2011 Ford Fusion Hybrid
How to forget preconceived notions about driving green
The 2011 Ford Fusion Hybrid is technically a carryover car. In the automotive world that usually means the car is the same as the year before, but with a bit of make-up added. That’s not exactly the case here, though, as Ford has added a number of standard features to the mix, but we’ll get to the details in a minute. For this writer (at least), the real event was actually getting familiar with the Hybrid.
Now, to be honest, most hybrid cars out there are pretty plain vanilla. They do little (nothing in some cases) to stir the soul. Worse, more than a few hybrids aren’t exactly seamless in the technology used to switch-over from gasoline to electric vehicle (EV) power. Because of this, plenty of automotive scribes wince when given the opportunity to drive then write about hybrids. We were in that group.
Walking out into the parking lot changed our notions just a tiny bit. Sitting there was a subtle Ingot Silver Metallic Fusion that sat sort of hunkered down on its squatty 15-spoke, 17-inch aluminum wheels. Was this the right car? The only giveaway was a clever little “Road & Leaf Hybrid” badge low down on the door. Hmm. What’s that old maxim about preconceived notions? We were about to find out.
Cracking open the driver’s door, we were met with a set of well-bolstered bucket seats that flanked a full-feature center console/radio/HVAC/info stack. The buckets were covered in the Ford eco-friendly cloth seating material that’s made up from 85 percent recycled post-industrial material. Aside from this piece of trivia, the interior looked suspiciously like any upscale performance sedan. Except this wasn’t a high end car, and we didn’t expect it to perform like one either. We were wrong again.
In our initial drive, we decided to forgo any preliminary introduction formalities. Once the car was started, it was like moving ahead a decade or six. You see, the instrument cluster includes what Ford calls a SmartGauge with EcoGuide. Basically, it’s a self-contained coach that guides you toward obtaining maximum fuel economy numbers with the car. The cluster incorporates a pair of full-color, high-resolution displays on either side of the speedometer. There’s a built-in tutorial that educates drivers on the hybrid system, as well as the high-tech instrumentation package. This instrumentation package is what tutors you into becoming a more efficient driver. And it even rewards you! The system actually “grows” vines and additional leaves when you drive more efficiently. Truth is, the system even proved entertaining to more than a couple of jaded old auto journalists.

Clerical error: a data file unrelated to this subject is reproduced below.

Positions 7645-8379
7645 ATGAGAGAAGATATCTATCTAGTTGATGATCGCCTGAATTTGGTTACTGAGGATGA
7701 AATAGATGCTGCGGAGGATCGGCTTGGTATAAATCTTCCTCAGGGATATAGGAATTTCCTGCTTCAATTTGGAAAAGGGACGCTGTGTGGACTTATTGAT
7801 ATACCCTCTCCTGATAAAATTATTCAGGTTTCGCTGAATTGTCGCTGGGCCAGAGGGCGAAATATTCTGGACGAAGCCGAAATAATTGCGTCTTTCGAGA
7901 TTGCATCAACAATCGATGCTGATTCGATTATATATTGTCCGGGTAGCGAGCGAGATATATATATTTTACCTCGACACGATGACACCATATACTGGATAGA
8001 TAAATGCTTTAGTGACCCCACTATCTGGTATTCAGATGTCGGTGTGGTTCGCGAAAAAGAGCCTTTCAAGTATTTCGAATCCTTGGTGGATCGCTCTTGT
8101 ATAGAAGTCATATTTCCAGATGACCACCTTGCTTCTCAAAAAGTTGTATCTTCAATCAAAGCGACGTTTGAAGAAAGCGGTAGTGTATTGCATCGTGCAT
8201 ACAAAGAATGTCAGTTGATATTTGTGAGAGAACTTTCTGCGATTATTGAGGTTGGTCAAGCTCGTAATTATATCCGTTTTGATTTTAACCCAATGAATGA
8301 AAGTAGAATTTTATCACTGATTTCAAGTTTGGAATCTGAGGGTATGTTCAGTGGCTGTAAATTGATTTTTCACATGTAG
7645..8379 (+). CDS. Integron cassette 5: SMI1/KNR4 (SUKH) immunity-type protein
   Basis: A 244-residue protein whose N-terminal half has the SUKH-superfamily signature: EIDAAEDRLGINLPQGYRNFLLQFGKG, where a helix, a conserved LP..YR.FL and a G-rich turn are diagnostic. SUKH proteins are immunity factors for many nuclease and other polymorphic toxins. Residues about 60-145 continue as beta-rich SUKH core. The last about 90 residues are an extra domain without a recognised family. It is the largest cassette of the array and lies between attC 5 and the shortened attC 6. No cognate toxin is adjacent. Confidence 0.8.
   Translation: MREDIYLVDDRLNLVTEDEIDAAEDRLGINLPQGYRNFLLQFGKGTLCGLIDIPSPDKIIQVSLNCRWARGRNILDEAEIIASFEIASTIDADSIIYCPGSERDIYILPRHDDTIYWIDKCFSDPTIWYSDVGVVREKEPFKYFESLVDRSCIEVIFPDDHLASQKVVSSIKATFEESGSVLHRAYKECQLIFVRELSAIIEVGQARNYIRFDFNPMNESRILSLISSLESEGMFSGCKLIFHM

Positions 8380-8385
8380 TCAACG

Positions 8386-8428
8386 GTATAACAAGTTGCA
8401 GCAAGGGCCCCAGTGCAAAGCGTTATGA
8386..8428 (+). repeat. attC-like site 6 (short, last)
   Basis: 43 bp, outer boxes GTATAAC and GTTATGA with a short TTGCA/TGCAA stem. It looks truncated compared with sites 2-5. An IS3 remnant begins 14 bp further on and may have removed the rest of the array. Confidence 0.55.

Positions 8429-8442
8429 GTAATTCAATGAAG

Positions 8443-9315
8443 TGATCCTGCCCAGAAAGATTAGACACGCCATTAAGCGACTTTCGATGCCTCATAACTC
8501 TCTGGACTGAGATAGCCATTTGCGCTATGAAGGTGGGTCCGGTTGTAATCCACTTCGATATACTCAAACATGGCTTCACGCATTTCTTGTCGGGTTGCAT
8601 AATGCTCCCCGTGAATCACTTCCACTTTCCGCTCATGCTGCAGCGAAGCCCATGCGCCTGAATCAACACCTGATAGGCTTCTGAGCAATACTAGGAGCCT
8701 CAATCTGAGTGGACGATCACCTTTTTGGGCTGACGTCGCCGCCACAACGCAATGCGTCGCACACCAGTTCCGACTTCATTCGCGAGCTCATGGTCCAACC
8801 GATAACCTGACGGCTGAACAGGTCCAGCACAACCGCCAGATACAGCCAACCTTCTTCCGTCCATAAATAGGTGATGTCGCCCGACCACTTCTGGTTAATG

There’s a quartet of different data screens in the package, including an initial “Inform” display showing fuel level along with the battery charge status. Next up is the “Enlighten” mode. It adds a gas engine tachometer as well as an electric vehicle mode indicator. “Engage” factors in both engine (output) power and battery output power. Finally, the “Empower" mode includes power provided to the wheels and EV power threshold along with accessory power consumption. If that’s not enough, each of the various levels can show instant fuel economy, fuel economy history, engine coolant temperature, gear mode, odometer and other trip data such as trip fuel economy, time-elapsed fuel economy and miles til empty. They’ve also included an engine coolant temperature indicator that turns green when the powerplant warms sufficiently to allow to automatically shut-off and restart for full EV operation.
The heart of the package is a high-efficiency 2.5-liter “Atkinson cycle” powerplant that produces 136 lb.-ft. of torque at 4,500 rpm. It’s hooked to an electronically-controlled CVT (continuously variable transmission). The four-cylinder engine incorporates variable intake cam timing along with variable spark timing, which are both programmed to provide a virtually seamless transition from gasoline power to electric mode and back again. A special electronic throttle control reduces airflow on engine shutdowns, which in turn reduces fuel required on restarts. A wide-band lambda exhaust gas sensor continuously samples air-fuel ratios allowing the on-board computer system to constantly tweak the air-fuel mixture.